- Introduction: A Whirlwind Aeroplan Adventure
- How To Redeem Aeroplan Points Like A Pro
- Review: SAS Lounge Chicago Airport (ORD)
- Review: Austrian Business Class 777 (ORD-VIE)
- Review: Andaz Vienna Am Belvedere
- Review: SKY Lounge Vienna Airport (VIE)
- Review: Austrian Senator Lounge Vienna Airport (VIE)
- Review: Austrian Business Class A320 (VIE-FCO)
- Review: Plaza Premium Lounge Rome Airport (FCO)
- Review: Gulf Air Business Class A321LR (FCO-BAH)
- Review: Gulf Air Lounge Bahrain Airport (BAH)
- Review: Bahrain Airport Hotel (Priority Pass)
- New Bahrain Airport Terminal: What A Nifty Hub!
- Review: Gulf Air Business Class 787-9 (BAH-SIN)
- Review: Singapore Airlines SilverKris Business Lounge T3 (SIN)
- Review: Singapore Airlines Business Class 787 (SIN-SGN)
- Review: Le Saigonnais Business Lounge Ho Chi Minh City Airport (SGN)
- Review: Bamboo Airways Business Class A321neo (SGN-HAN)
- Review: VATC Sleep Pods Hanoi Airport (HAN)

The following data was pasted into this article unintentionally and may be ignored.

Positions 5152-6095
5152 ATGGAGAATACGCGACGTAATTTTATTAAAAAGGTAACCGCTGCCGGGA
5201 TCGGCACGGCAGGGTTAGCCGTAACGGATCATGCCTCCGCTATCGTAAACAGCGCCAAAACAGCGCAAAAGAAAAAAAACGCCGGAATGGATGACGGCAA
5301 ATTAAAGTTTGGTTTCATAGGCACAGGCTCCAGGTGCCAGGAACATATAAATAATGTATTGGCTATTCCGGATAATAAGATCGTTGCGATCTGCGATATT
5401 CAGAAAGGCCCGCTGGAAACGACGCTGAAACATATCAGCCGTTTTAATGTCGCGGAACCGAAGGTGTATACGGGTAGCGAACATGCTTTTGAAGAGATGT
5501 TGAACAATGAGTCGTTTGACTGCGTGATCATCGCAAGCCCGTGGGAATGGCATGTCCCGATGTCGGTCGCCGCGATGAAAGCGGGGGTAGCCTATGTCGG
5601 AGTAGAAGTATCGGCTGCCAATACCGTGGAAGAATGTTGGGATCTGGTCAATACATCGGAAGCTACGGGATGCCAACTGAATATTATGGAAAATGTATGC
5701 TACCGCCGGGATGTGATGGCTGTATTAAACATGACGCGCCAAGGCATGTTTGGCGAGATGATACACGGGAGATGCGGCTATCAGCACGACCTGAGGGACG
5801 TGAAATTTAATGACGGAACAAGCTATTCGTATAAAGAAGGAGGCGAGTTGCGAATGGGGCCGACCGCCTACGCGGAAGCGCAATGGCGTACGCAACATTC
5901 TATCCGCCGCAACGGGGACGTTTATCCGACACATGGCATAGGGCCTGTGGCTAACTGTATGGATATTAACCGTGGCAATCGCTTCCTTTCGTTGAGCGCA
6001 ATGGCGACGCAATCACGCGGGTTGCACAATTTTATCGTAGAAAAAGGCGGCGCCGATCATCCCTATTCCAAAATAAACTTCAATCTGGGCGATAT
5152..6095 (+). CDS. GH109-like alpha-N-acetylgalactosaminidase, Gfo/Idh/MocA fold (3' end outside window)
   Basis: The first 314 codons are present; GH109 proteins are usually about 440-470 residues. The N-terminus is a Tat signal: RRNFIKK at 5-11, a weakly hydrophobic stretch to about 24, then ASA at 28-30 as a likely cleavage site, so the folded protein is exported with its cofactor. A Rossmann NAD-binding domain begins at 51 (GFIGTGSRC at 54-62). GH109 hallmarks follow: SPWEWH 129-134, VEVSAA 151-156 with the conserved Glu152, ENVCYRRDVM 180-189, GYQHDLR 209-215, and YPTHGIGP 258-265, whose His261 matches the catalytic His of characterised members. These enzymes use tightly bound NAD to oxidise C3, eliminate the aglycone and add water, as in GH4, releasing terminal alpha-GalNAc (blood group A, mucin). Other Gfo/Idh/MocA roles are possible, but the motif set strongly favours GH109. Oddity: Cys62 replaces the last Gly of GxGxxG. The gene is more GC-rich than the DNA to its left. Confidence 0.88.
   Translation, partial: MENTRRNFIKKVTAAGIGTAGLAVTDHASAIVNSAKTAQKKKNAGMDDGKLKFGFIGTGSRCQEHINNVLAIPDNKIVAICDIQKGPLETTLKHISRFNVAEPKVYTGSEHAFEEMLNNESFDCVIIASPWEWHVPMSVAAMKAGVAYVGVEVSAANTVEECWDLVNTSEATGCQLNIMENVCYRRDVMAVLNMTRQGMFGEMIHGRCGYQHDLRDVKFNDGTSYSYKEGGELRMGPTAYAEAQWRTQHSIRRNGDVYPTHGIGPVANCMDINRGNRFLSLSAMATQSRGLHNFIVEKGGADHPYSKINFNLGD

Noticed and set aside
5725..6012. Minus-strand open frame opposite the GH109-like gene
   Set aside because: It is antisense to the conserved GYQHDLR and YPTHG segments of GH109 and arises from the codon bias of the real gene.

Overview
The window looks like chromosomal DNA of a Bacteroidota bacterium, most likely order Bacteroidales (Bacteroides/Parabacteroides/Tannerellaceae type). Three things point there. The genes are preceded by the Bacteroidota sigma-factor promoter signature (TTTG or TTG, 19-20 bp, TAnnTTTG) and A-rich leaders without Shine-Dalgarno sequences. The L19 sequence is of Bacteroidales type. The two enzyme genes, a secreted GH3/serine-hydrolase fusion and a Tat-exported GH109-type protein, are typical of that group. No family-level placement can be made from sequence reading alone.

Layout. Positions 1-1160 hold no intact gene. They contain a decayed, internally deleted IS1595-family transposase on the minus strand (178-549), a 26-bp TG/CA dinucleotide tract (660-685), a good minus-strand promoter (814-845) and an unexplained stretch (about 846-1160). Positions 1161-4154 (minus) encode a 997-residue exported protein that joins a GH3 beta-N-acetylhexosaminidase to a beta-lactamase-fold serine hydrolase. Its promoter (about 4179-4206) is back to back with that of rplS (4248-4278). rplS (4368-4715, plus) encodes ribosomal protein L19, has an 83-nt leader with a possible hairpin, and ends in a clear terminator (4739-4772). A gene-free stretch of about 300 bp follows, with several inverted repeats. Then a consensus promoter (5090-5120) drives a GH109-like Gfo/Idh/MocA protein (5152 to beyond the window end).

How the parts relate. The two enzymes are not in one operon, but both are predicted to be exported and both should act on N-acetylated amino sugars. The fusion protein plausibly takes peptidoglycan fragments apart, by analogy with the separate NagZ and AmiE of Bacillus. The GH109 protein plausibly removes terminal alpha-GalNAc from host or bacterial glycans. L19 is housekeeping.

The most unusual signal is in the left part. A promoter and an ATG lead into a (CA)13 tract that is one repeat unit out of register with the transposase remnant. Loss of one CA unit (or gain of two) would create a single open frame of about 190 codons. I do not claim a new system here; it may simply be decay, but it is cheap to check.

- Review: Song Hong Business Lounge Hanoi Airport (HAN)
- Review: Bamboo Airways Business Class 787 (HAN-FRA)
- Review: Sheraton Frankfurt Airport (FRA)
- Review: Lufthansa Business Lounge Frankfurt (FRA)
- Review: Air Canada Maple Leaf Lounge Frankfurt (FRA)
- Review: Air Canada Business Class 777 (FRA-YYZ)
- Review: Air Canada Maple Leaf Lounge Toronto Transborder (YYZ)
- Review: Air Canada Business Class 787 (YYZ-MIA)
For the last lounge visit during my whirlwind Aeroplan adventure, I visited the Air Canada Maple Leaf Lounge in the transborder area of Toronto Airport Terminal 1. I had just arrived from Frankfurt in Air Canada’s Boeing 777 business class, and after a six hour layover was connecting to Miami in Air Canada’s Boeing 787 business class.